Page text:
It is consistent to say that everyone is equally intrinsically valuable by virtue of being human, and that death will deprive more future well-being from some. Focusing on the deprivation of future well-being will immediately bring up concerns.
For those who are most vulnerable today—those at risk of infection due to socio-economic injustices that put them in greater harm’s way and/or age and immune-deficiencies that leave their bodies more compromised to the most severe effects of the COVID-19 virus, particularly in the United States, the disproportionate numbers of people of color whose communities are being ravaged by this disease—John’s text speaks a word of encouragement and hope.
An epidemiology of critique investigates our work as genealogists by taking it too literally. It exaggerates, satirically, the materiality of genealogy’s metaphor and clarifies, sincerely, how it structures critique’s politics—its predisposition to quarantine, purge, and escape.
By the end of that first week our operations shifted and many of our staff, including myself, were set up in a senior center in Queens getting ready to boost our food distributions and our senior grab-and-go grocery bags. During that week we began to anticipate two major developments of this pandemic: the public health crisis and the ensuing economic hardship.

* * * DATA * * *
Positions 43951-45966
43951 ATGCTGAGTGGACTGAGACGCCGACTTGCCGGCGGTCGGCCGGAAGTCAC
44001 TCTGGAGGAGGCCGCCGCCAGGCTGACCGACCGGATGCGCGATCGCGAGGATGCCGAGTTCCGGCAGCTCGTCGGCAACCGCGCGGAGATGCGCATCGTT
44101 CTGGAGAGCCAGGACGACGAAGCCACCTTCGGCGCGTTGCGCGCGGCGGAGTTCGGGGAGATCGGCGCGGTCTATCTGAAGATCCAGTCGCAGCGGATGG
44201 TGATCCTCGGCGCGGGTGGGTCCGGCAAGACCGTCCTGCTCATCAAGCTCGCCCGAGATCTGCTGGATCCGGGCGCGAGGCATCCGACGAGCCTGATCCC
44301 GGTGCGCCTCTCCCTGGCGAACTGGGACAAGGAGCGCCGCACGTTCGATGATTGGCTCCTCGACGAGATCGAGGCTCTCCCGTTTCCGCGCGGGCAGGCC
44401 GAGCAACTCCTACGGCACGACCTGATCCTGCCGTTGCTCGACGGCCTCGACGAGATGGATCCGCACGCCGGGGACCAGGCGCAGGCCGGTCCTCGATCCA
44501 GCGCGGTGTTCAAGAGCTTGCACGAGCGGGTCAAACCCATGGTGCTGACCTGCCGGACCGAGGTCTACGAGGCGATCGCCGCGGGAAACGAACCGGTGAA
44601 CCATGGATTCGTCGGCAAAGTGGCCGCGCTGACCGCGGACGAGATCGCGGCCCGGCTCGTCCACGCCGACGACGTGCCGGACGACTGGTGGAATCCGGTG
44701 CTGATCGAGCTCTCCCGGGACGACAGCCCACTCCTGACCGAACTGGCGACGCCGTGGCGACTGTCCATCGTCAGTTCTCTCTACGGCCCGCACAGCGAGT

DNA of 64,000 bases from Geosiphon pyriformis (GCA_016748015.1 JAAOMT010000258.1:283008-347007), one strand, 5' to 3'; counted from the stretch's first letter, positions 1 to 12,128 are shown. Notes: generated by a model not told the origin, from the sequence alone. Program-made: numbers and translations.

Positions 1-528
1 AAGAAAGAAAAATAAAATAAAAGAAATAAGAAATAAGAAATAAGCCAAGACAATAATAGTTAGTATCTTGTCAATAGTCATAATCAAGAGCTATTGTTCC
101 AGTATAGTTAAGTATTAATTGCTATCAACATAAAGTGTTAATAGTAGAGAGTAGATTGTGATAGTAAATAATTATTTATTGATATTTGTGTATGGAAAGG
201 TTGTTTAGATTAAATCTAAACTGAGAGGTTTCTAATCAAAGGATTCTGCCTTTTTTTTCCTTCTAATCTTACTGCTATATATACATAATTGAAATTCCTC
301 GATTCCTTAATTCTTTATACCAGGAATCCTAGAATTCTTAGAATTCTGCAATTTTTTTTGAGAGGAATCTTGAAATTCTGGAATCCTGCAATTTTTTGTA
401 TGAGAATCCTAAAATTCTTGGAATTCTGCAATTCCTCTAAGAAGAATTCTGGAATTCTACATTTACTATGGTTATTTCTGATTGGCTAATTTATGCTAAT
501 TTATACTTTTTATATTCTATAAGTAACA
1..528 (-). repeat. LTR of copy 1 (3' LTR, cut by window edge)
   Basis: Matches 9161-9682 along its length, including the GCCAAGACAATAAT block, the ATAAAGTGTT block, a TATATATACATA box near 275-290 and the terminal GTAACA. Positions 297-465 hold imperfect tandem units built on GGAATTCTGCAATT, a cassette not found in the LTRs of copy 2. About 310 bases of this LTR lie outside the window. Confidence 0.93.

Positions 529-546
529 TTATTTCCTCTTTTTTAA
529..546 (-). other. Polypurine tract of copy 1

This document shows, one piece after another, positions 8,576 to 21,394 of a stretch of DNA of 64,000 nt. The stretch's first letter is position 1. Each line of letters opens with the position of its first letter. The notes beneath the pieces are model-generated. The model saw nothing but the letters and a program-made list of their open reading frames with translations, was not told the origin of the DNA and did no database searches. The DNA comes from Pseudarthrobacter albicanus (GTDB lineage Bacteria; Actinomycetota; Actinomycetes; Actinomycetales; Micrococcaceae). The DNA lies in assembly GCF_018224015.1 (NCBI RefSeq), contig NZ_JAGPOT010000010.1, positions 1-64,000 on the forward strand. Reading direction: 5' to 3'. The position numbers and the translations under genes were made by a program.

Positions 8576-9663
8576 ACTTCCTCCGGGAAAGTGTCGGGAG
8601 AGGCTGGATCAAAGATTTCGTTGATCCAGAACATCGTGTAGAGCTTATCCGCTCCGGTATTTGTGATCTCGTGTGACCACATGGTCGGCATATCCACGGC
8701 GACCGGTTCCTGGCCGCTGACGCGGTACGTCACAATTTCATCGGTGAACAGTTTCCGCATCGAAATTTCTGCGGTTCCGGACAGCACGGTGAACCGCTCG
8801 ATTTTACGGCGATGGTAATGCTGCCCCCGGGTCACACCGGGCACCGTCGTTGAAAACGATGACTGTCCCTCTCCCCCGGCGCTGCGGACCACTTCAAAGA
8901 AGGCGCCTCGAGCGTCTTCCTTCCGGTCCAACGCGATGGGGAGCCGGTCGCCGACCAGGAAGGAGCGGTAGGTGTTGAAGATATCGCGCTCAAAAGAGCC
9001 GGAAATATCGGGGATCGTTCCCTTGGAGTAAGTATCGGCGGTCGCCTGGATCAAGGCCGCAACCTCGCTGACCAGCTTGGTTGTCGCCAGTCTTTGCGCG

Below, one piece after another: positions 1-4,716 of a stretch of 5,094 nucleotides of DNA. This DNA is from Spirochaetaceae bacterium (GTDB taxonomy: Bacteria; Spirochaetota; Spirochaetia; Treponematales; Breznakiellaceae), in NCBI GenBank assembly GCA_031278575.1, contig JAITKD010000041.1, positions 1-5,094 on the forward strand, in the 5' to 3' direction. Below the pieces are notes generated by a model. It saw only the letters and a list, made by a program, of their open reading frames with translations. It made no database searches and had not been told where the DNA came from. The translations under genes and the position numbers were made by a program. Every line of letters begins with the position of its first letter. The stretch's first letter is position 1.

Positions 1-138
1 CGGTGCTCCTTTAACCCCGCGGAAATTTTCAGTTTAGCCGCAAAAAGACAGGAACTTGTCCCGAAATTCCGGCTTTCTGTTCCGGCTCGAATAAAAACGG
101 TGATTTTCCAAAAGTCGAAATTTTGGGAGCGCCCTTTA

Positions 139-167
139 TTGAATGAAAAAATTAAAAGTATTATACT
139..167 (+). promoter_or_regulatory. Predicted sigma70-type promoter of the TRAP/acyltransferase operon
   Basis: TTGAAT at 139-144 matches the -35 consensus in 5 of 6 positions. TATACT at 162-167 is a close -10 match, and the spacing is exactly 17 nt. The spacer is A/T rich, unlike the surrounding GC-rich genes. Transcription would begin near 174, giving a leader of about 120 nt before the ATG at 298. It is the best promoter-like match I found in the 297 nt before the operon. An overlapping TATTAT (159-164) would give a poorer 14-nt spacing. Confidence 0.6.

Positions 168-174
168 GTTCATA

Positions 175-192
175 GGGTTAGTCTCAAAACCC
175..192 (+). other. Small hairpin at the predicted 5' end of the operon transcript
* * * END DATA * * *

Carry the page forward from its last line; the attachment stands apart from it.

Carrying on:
Could prophetic politics, with its unique emphases, allow us to envision another, possibly less dogmatic and more differentiated form of political theology? Could focusing on the schism between prophetic voice and political institutions reveal a different understanding of political theological concepts, beyond the realm of power and sovereignty?
We must remember that even when the pandemic is over, this nation will still be under threat by people and forces who have declared war on everything and everyone it defines as “other”. We must remain committed to being hospitable to the stranger, and caring for the most vulnerable.
Thoreau is a figure who all at once embodies, hyperbolizes, and in that hyperbolization lays excruciatingly bare the contradictions of what Michael Warner calls “liberal culture,” and that for our part we might name secular capitalist modernity.
These restrictions must take into careful consideration the historicity of each religious tradition, the social influence of religious beliefs among its citizens, but also theological and exegetical specificities that influence the tradition’s adaptability to the current emergency. Without such thoughtful considerations and a close collaboration with trusted religious authorities, religious communities could be alienated, which can be disruptive in times that require rather unity of thought and action.